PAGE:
I fully understand why the Government and Labour Front Benchers should look at housing issues. Of course it is important to get better housing provision, but everything is done at what I dare call the federal level—in the Westminster Parliament of the United Kingdom—and what we tend to get with this degree of minutiae is a whitewash view across the whole of England, in this case, about what should happen on often very small and trivial issues. That flies in the face of the flexibility that we need if we are to develop balanced and healthy communities. I take second place to no one in the Opposition in my respect for the Minister’s work. I have had the chance to work closely with him on a number of issues, so I know his quality and what is in his heart—but this measure does not help get to where we both, and I suspect the whole House, want to get to.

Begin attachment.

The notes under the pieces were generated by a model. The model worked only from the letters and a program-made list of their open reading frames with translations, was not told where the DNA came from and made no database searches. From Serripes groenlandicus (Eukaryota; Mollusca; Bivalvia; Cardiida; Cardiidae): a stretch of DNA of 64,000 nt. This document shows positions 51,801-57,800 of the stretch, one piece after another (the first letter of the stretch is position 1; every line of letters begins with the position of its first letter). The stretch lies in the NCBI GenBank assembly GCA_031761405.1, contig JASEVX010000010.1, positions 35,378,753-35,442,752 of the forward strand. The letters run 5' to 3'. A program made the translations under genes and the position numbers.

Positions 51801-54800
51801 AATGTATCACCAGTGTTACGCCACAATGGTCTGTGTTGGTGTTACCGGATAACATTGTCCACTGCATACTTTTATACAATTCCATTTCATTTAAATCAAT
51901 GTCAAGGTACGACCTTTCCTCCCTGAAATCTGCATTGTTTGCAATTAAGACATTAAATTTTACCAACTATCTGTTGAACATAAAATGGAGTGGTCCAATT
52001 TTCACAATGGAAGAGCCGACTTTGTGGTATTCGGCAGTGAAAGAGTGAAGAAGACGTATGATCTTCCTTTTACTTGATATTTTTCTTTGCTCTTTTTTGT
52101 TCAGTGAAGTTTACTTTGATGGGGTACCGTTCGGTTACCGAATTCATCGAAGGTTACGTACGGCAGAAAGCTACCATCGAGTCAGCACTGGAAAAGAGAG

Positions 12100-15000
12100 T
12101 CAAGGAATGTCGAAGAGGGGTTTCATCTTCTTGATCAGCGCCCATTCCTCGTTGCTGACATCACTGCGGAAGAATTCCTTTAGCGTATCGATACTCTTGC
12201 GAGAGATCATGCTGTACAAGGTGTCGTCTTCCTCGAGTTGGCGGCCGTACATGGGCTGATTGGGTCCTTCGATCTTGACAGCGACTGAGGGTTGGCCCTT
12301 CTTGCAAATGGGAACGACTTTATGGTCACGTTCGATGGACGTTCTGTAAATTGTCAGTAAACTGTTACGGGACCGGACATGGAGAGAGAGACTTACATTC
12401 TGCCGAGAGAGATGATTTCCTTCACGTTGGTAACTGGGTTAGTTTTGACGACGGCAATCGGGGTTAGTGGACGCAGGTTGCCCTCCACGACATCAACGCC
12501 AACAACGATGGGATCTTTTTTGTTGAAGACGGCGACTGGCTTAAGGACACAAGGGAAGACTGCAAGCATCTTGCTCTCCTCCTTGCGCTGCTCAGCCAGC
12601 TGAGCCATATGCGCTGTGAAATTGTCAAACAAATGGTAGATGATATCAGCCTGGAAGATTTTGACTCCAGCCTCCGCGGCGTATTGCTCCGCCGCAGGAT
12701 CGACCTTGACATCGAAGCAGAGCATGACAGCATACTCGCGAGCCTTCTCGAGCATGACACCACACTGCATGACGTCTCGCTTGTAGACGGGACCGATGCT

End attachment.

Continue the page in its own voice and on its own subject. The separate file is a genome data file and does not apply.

The last thing we need in my constituency is housing, because my constituency is made up of nine enormous former council housing estates. Because we have lost our big-hitting manufacturing industries, on what little land becomes available, in what little space there is, we desperately need variety to help us rebuild and regenerate balanced communities,. We need to keep our laundrettes, as my hon. Friend the Member for Brentford and Isleworth alluded to, and we need to keep our pubs, as many colleagues have been lobbied on even in this last week, as variety in the community. Even more significant than that, we need to keep our skills base. We need to keep our jobs, our office space, our commercial and industrial spaces, from heavy industry—if it is still to be with us—through medium-sized plants right down to starter units and incubators.